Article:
Christian displaced families of Talkif district, in Iraq’s northern Ninewa province have been in limbo for almost five years. These families say they are still reluctant to return to their homes citing three obstacles.
Tlkef was retaken from the grip of the Islamic State (IS) group in 2017. Since then a few number of the Christian community have returned. They cite security instability, poor infrastructure and unemployment as main reasons behind their decision to remain in displacement in safer areas in the Kurdistan Region and Iraq.
The presence of detention facility in the center of Tlkef, where hundreds are held most on charges of terrorism in addition to the deployment of security forces in and around the district have raised security concerns among the residents.
“IS fighters burned down and demolished more than 80 houses which belonged to Christians; however many of these houses were rehabilitated with the help of the church and some humanitarian organizations,” said Sufian.
Another major reason which is blamed for the Christian’s unwillingness to return is the lack of job opportunities, a problem that should be tackled by the Iraqi government and international organizations.
According to figures released by the Directorate for Christians affairs in the Kurdistan Regional Government (KRG)’s Ministry of Endowments and Religious Affairs thousands of families choose to live in displacement despite that their home areas in Ninewa were recaptured more than three years ago, while returnees complain the lack of essential services.
"A small percentage of people have returned to the center of the district is very low due to several reasons, including the presence of the armed forces. Tlkef has been turned into a military base, and the people are scared away," Tlkef district commissioner Basim Yaqub Ballu told KirkukNow.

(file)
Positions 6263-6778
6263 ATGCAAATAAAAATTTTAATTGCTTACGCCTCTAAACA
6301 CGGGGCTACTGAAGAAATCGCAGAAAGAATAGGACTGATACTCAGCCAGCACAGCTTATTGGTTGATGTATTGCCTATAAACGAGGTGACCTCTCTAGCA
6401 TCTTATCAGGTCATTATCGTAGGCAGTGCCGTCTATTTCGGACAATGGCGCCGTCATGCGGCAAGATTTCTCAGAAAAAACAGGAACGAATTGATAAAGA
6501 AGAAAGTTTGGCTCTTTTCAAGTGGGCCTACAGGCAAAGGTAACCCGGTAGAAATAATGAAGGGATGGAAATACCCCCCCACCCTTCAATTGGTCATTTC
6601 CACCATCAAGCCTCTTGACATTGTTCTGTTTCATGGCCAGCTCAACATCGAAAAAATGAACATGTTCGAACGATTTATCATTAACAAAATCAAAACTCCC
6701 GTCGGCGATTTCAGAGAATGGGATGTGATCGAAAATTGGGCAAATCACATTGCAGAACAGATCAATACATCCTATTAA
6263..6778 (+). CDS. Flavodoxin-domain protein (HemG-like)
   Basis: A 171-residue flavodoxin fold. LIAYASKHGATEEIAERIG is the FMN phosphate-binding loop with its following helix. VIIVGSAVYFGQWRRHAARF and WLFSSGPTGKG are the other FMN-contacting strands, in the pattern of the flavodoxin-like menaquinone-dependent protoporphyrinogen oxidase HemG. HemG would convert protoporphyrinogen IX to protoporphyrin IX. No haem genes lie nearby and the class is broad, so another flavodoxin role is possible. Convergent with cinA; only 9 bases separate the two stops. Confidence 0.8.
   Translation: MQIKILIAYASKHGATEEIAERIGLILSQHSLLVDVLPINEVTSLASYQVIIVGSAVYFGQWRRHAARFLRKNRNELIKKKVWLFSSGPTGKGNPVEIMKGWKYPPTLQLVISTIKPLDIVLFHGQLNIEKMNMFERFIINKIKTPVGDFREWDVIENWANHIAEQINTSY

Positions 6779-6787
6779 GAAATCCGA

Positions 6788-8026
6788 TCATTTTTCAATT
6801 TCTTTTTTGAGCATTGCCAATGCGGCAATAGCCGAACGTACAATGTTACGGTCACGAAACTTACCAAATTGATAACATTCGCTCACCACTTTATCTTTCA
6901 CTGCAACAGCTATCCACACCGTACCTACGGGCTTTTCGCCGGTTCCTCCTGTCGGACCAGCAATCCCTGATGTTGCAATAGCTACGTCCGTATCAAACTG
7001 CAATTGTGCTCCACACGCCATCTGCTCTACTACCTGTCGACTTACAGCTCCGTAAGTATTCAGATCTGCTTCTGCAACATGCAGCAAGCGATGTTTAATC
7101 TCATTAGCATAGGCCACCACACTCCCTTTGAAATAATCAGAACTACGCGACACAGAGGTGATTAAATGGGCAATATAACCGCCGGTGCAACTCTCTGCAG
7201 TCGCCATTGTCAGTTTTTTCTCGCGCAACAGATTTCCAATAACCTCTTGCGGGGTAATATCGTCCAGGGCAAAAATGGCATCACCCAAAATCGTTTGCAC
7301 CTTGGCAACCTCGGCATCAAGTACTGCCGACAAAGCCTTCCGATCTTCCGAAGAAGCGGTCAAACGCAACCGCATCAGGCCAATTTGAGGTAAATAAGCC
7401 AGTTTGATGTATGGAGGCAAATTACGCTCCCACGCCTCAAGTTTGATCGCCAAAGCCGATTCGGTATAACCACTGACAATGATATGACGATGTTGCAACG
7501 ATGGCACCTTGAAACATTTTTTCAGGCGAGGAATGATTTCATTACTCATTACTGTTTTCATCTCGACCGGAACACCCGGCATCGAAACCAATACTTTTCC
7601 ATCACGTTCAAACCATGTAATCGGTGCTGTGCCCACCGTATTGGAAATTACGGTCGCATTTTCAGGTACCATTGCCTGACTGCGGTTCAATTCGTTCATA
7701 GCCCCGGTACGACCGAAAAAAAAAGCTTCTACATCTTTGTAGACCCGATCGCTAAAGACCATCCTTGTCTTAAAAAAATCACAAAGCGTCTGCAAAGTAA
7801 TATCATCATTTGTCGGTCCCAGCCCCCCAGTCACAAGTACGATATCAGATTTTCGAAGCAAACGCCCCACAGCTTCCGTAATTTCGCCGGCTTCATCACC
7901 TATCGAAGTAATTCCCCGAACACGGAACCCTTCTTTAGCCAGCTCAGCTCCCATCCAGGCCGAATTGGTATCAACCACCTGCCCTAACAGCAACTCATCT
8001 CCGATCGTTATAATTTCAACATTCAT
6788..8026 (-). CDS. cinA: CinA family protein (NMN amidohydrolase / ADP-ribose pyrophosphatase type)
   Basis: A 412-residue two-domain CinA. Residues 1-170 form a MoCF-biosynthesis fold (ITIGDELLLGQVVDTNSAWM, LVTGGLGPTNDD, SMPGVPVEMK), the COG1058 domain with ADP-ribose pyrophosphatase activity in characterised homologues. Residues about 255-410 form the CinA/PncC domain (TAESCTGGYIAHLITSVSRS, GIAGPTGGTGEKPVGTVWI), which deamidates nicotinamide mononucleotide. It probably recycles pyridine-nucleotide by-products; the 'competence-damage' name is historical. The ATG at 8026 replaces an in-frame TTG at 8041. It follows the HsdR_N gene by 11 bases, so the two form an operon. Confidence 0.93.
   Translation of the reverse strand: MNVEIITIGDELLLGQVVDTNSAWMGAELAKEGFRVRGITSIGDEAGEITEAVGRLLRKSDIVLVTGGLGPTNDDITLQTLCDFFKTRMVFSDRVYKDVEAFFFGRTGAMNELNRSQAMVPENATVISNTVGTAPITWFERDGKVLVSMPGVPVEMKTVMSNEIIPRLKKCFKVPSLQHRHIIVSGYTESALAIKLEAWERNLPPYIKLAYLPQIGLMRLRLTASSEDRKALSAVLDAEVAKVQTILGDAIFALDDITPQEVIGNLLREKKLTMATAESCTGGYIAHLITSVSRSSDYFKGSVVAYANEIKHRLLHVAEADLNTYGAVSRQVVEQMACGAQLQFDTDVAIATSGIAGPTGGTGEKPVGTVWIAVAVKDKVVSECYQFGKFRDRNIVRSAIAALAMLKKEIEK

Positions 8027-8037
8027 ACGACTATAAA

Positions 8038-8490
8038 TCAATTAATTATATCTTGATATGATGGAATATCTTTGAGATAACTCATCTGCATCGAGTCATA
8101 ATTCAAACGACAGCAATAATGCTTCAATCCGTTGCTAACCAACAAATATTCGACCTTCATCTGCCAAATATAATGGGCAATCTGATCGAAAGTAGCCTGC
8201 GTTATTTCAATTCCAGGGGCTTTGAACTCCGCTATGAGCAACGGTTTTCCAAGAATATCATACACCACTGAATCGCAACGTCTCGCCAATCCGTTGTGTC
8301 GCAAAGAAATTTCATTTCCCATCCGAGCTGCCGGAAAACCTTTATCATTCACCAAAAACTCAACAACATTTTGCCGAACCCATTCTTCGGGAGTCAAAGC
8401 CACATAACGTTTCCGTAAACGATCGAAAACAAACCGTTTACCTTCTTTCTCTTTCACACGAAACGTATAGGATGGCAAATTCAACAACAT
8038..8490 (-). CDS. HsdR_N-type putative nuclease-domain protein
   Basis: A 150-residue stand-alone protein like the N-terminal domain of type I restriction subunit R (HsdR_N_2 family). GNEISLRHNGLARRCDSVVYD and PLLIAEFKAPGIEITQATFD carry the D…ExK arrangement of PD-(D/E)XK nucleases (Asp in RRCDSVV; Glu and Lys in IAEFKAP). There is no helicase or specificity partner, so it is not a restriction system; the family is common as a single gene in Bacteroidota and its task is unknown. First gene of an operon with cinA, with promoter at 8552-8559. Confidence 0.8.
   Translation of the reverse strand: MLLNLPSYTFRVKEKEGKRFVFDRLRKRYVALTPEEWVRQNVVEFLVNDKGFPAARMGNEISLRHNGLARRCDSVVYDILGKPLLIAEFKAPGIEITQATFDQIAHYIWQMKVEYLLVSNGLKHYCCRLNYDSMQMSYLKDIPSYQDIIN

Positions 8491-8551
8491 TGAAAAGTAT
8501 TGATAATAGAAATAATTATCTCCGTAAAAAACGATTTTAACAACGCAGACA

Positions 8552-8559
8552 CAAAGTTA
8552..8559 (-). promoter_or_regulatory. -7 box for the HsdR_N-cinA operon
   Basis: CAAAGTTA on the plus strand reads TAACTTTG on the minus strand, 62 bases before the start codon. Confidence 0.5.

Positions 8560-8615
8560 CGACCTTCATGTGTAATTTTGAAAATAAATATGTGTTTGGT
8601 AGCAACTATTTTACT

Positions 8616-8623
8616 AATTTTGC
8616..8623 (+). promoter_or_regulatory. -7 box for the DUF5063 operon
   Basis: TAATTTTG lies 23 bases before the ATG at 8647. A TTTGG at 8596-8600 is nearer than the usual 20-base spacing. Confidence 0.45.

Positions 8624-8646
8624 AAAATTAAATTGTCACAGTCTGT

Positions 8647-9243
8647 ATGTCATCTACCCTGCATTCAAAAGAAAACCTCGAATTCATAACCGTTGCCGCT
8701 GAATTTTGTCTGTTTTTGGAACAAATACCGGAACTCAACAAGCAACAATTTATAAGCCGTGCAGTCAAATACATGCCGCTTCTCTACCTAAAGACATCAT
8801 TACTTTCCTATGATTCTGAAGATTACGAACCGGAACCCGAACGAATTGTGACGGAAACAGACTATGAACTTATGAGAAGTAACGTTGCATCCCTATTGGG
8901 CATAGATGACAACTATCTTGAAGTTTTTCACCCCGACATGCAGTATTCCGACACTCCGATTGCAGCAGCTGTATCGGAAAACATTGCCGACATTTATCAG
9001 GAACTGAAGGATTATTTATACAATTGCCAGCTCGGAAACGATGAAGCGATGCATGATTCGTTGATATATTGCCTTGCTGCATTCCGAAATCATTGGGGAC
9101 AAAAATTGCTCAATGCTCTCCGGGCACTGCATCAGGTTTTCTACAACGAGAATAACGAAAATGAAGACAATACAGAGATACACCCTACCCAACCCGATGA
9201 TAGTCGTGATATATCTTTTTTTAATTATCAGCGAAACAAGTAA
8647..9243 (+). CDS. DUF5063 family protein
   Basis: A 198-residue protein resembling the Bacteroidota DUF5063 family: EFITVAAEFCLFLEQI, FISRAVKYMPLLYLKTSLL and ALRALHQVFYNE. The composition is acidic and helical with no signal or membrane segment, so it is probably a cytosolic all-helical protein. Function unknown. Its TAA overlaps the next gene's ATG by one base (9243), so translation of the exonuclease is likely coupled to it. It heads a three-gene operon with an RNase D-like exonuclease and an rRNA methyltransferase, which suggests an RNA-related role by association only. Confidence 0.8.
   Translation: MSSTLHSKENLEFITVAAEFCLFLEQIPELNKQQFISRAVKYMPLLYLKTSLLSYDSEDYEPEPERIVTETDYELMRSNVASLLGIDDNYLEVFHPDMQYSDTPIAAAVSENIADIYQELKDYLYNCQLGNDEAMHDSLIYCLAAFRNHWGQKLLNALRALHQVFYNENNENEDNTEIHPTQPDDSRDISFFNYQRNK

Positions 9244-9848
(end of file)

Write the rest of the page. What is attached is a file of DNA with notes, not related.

"There is a prison where suspected terrorists are held in addition to an anti-terrorism court. The worst thing is the presence of IS sleeper cells in the area; so how can the displaced families return?" he said.
Basim yaqub indicated that the streets, the schools, the hospitals as well as the power networks have all been damaged during the fighting and are in need of rehabilitation.
“Since 2013, the Iraqi government has not spent a penny to rehabilitate Tlkef despite our continuous pleas," he said.
Tlkef includes the sub-districts of Alqush, Wanki and Faida predominantly inhabited by the Christian community, followed by the Ezidis, the Shabaks and the Muslims.
Pastor Shahir Nuri, a patron of the Church of the Sacred Heart of Jesus in Tlkef, told KirkukNow that many Christian families have adapted to life in the Kurdistan Region’s Duhok province, and they are not willing to return. Others refuse to return in fear of being targeted once despite that the security situation here is relatively stable. "
The church has contributed to the efforts to encourage the return of displaced families through providing job opportunities and rehabilitation damaged houses in coordination with two foreign humanitarian agencies.
"If all the houses of Tlkef and Batnaya are rebuilt, the displaced Christians will definitely return home," said Shahir Nuri.
An estimated 1.2 million IDPs have sought refuge in Kurdistan Region provinces; 7 percent of them are Christians, according to statistics of the KRG’s ministry of Interior’s Joint Crisis Coordination Center.
According to UN figures, the number of Christians in Iraq has dropped from 1.5 million to between 200 and 300 thousand.
"The district council is maintaining a good level of coordination with humanitarian agencies to help rehabilitate damaged houses of Christians and provide job opportunities for the youths”, said the head of Tlkef’s district council Abdulsalam Sha’ban, adding that these agencies “have carried out dozens of projects, particularly for the Christian community.”
A housing project in Battnaya is currently being implemented by the UN in cooperation with a US organization; meanwhile, a school and a hospital will also be built to encourage return of residents.
"Out of an estimated 13,000 displaced people, only 52 Christian families have returned to Tlkef district; however the majority of the families which fled Talsquf and Batufa have returned to their homes," said Adulsalam Sha’ban.
When the Islamic State militants arrived in Ninewa, they gave three options to the Christians: either to convert to Islam, pay a tax or leave the so-called Caliphate. Many chose to leave and live in displacement camps.